Southern Denmark: "Jydske Vestkysten", on
Jan. 24, 2016.
The headline says:
"Mother’s wish: Another André", referring to the
situation, that André`s parents have never been
satisfied with his kind of performing classical music.
Scan by Torben Esbensen. Translation by Anne Buch, edited by John de Jong.
André Rieu went bankrupt with a debt of 194 million Danish Kroner, but turned the debt into a surplus within
one single year. However, his parents were not happy with his style of making music; he should rather turn
his violin playing into something decent, they said.
It has never been a secret:
André Rieu went down with a bang in 2007 - and he had it coming!
The entertainer went on tour with his 47 persons big orchestra. For the concerts he had created a gigantic
copy of Vienna's beautiful Schönbrunn Castle. The Dutch violinist had spent around 250 million Danish
Kroner for this fantastic project.
He created a ballroom of 300 square meters and a stage 125 m wide. 100 technicians traveled with him and
erected it in only one week. But things went wrong - really wrong.
The tour ended as one of the biggest catastrophes in modern music culture.
And when it was over, André Rieu looked like a broken man.
"The people from the bank sat here at my table", he says. "They came to me and my wife's home. All of
them came here, it was so awful!"
He tells the history very quietly and without any gestures. Just like businessmen do, who know the game.
But he survived!
"Yes, they wanted it all... They even wanted to take my violin. Suddenly the manager of the bank spoke and
the situation changed in a split second. Everybody else just sat there and looked flabbergasted. The
manager told me that I could keep my violin and go on for another year, as if nothing had happened. He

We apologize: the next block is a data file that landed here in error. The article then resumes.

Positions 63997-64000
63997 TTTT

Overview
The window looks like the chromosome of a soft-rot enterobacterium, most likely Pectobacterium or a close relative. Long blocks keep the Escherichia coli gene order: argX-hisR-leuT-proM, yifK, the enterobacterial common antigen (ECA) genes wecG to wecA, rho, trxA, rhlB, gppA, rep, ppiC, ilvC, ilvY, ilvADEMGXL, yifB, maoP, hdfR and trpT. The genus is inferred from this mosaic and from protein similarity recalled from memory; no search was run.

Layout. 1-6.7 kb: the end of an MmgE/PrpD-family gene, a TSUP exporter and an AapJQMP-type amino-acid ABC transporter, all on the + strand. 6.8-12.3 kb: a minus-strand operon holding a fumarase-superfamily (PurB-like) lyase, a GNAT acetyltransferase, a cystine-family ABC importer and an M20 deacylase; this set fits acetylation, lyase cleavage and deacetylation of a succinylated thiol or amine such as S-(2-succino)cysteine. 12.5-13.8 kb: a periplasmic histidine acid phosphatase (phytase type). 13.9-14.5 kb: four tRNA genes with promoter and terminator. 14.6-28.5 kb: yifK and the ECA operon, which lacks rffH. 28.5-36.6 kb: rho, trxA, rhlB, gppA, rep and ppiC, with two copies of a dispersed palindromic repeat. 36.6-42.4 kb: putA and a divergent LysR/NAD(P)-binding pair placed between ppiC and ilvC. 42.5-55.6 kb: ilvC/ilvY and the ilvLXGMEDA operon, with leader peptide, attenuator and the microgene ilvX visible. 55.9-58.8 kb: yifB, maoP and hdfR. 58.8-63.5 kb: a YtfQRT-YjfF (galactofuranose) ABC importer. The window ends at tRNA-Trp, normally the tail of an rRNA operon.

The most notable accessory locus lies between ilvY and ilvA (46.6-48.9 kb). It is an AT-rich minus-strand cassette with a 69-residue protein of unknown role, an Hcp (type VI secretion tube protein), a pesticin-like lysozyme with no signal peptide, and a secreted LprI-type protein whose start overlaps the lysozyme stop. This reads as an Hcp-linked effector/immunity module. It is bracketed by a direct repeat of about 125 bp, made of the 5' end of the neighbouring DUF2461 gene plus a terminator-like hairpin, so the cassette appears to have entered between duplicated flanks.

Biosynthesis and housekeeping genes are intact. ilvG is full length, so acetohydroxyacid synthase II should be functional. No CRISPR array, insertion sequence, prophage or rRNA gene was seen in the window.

really believed in me. And he knew it was the only way for the bank to receive back the enormous loss".
André played like no other in the next months. The now 66 year old entertainer gave more than 200
concerts within one year. Thousands of listeners enjoyed his program of twenty light classical pieces, plus
ten additional encore numbers. Music lovers worldwide enjoy the stand alone violinist André Rieu in front of
his orchestra. All feeling good and in beautiful colorful ball gowns. They played like nothing had happened.
The Dutch show musician came out with an excess of funds. In no time he succeeded and he did not have
a debt anymore.
Today he lives in a castle in the Dutch city of Maastricht. In 1673 no one other than d'Artagnan, aka the
fourth Musketeer, ate his last meal in this house. André Rieu bought the house in a dilapidated state. He
had the castle renovated in the original style. Stucco, marble and many meters of gold leaf, flanked by
modern stuff such as flat screens and a painting of the New York Skyline. He has even built a small
Orangerie (greenhouse) with hummingbirds. He owns the land and the modern house in front of his castle.
Here he escapes the crowds during the summer.
There is also a rapidly built studio in Maastricht's industrial area. André Rieu's musicians are employed full
time and must be available within one days' notice. They rehearse his shows and record various waltzes,
marches and Operetta music on CD. "Many of the musicians have been with me for over twenty years, they
know what I want to hear", he says. “If they only make music for the money, they have no future in the
orchestra! Many of them are married to each other. Actually there are 11 couples in the orchestra/crew”.
Therefore André Rieu created a nursery for the children of the couples, next to the studios.